However, should you decide to become a member of the church you may find yourself interacting much more often with the way church leadership.
Four Basic Models of Church Leadership
In general, there are four basic models of church leadership, and many churches have a blend among the models. However, there should be a prevailing style among any given church, which is probably the best you can understand while shopping for a church. Understanding the leadership model of a church may be an important fact when you are considering settling down into a faith community, so make sure to do your research!
Also, I just want to note that all four models of church leadership have biblical foundations from the models found in the New Testament.
So without further ado, here are the four basic church governance models, in no particular order.
In this model, members of the church will hold regular meetings and vote as a congregation on important issues, such as hiring pastors, holding events, facility projects, and a variety of other big issues. Pastors in congregational models usually have autonomy within their day-to-day ministry, but major issues are voted on by members. There may be specific committees within the congregational-led church, but no individual or group holds more power than the collective of the members. Many Baptist churches are congregational-led
This model does not just apply to the Episcopalian denominations, but also any church that has strong influence from their regional or national denomination. In Episcopalian churches, the local church may depend on the larger denomination for important decisions, such as the appointment of pastors, approval for major financial decisions, and important ministerial goals and objectives.
The pastor of the local church in this model typically serves both the local community and the great initiatives of the denomination. There are almost always lay leadership boards within this model, but the highest level of leadership always remains with the denominational overseers, along with the pastor as its representative. The Catholic Church is perhaps the most well-known example of the Episcopalian model of leadership.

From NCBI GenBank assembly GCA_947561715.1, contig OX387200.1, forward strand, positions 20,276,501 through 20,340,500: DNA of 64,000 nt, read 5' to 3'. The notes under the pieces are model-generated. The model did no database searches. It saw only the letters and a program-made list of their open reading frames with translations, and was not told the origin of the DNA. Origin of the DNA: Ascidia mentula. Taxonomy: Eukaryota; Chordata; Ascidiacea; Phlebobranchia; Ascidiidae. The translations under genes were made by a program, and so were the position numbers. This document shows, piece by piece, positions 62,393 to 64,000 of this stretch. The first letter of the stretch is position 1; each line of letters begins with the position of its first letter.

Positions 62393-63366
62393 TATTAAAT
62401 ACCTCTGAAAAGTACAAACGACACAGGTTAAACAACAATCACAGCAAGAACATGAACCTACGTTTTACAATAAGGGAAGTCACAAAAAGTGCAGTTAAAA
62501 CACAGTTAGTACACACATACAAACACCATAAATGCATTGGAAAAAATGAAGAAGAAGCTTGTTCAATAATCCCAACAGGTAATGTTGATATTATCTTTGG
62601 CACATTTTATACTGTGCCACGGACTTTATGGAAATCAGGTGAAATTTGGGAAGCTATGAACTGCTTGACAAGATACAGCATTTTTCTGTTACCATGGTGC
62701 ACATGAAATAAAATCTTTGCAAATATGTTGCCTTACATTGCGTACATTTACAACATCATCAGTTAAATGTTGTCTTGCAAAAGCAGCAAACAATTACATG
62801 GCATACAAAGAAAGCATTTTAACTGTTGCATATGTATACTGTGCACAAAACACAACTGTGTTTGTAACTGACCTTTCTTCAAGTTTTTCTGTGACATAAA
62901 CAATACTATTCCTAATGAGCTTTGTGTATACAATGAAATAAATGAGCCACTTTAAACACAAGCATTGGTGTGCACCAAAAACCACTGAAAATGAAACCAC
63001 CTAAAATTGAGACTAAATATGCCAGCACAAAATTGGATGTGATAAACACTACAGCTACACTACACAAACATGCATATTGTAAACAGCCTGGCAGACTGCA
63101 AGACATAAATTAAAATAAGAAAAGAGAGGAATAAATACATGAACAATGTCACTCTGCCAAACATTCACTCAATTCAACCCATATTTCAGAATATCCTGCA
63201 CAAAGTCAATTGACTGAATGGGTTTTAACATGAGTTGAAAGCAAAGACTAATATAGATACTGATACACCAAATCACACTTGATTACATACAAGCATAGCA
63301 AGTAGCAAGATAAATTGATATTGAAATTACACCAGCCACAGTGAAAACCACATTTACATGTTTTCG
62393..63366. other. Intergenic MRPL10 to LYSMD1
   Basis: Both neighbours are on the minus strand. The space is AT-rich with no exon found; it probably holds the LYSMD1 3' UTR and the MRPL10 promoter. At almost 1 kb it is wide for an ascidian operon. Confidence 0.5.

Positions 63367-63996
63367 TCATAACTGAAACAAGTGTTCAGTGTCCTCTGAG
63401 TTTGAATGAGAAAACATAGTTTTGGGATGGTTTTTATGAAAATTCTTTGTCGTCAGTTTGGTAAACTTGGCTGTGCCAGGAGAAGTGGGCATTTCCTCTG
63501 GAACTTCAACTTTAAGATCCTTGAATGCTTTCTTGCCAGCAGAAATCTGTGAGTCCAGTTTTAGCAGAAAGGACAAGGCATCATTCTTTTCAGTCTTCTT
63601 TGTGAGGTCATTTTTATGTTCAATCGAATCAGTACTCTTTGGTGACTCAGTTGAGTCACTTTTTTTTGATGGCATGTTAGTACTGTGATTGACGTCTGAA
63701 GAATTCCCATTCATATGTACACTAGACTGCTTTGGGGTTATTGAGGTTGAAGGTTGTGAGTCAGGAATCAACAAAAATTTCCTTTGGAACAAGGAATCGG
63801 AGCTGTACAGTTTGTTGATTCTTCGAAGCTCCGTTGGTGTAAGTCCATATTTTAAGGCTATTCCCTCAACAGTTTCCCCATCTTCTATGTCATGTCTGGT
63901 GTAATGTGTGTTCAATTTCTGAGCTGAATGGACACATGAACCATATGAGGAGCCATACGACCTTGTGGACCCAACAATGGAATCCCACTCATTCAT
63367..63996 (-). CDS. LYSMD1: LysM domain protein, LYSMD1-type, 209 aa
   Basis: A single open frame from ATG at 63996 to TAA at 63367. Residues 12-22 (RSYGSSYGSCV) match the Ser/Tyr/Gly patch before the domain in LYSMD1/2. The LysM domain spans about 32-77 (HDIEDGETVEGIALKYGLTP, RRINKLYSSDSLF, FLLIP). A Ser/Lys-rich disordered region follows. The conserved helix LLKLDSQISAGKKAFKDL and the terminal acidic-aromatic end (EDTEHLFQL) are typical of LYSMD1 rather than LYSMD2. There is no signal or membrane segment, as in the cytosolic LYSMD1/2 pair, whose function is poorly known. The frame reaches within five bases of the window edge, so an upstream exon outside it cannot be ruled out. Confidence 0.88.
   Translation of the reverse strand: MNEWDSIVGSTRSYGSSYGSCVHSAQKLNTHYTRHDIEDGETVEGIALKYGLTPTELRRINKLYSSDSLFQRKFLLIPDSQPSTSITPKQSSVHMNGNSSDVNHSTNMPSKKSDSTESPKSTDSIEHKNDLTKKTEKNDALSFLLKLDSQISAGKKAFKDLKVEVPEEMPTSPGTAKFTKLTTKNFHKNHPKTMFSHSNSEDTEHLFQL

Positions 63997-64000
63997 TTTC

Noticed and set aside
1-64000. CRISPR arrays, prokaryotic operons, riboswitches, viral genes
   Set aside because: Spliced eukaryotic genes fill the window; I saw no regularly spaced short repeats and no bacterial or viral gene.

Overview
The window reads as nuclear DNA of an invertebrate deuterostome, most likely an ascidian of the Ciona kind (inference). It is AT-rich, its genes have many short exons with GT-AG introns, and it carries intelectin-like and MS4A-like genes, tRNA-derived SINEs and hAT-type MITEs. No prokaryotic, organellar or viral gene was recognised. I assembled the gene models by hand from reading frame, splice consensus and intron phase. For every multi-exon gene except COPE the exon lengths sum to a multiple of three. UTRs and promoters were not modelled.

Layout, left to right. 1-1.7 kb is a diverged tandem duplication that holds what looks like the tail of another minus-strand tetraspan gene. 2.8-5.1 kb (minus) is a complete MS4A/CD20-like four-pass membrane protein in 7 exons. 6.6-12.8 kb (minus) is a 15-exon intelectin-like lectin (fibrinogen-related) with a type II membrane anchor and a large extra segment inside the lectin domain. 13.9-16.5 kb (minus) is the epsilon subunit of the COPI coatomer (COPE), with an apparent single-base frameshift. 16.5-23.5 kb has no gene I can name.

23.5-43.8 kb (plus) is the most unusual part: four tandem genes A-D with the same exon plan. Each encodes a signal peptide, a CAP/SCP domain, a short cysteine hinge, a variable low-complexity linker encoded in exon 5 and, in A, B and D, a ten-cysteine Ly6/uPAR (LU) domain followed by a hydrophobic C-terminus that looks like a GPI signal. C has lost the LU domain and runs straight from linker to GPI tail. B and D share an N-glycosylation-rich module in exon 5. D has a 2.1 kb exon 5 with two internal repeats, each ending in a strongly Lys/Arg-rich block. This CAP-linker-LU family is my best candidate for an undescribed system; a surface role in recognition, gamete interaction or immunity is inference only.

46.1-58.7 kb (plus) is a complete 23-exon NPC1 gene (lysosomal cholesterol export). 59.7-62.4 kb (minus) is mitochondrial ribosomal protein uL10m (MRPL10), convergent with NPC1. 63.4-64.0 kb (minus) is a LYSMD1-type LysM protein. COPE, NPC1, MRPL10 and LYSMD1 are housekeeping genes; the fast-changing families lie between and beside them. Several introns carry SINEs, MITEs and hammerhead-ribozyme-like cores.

Again, not just in reference to “Presbyterian churches,” this model refers to the highest level of leadership in the local church being a group of lay leaders within the church (often called a “session”) that serve somewhat like a “board of directors”. Likewise, a regional council of lay leaders and ministers, called a “presbytery” exists with governance over the local churches.
Pastors continue to have significant influence on the local level, but the session and presbytery retains the highest level of leadership.
Any church that sees a group of leaders within the church holding the greatest level of decision-making ability might be said to follow this model.
Pastoral-led churches typically do not have strong denominational ties, as there are usually very little outside influences on the particular local church. In this model, the pastor retains the greatest level of leadership within the church, although other boards of leadership may exist on various levels within this model. Pastoral-led churches are the most greatly influenced and shaped by their pastor, who is the primary director of initiatives within the church community.
Many non-denominational churches are pastoral-led.
Ok, so that’s a lot of info about how churches are governed! It’s important stuff though, so do your homework!
Up Next – Understanding Your New Church’s Pastor and Staff
Next, we’re going to be looking at another equally important topic – which is the pastors and staff at a given church. You may find the background of the pastor and staff to be of particular interest when church shopping, and hopefully we can help you evaluate the information you find!
[x_button shape=”square” size=”x-large” float=”none” href=”https://spirituallyhungry.com/how-to-find-the-right-church/5/” info=”none” info_place=”top” info_trigger=”hover”]Click To Better Understand The Pastor At Your New Church[/x_button]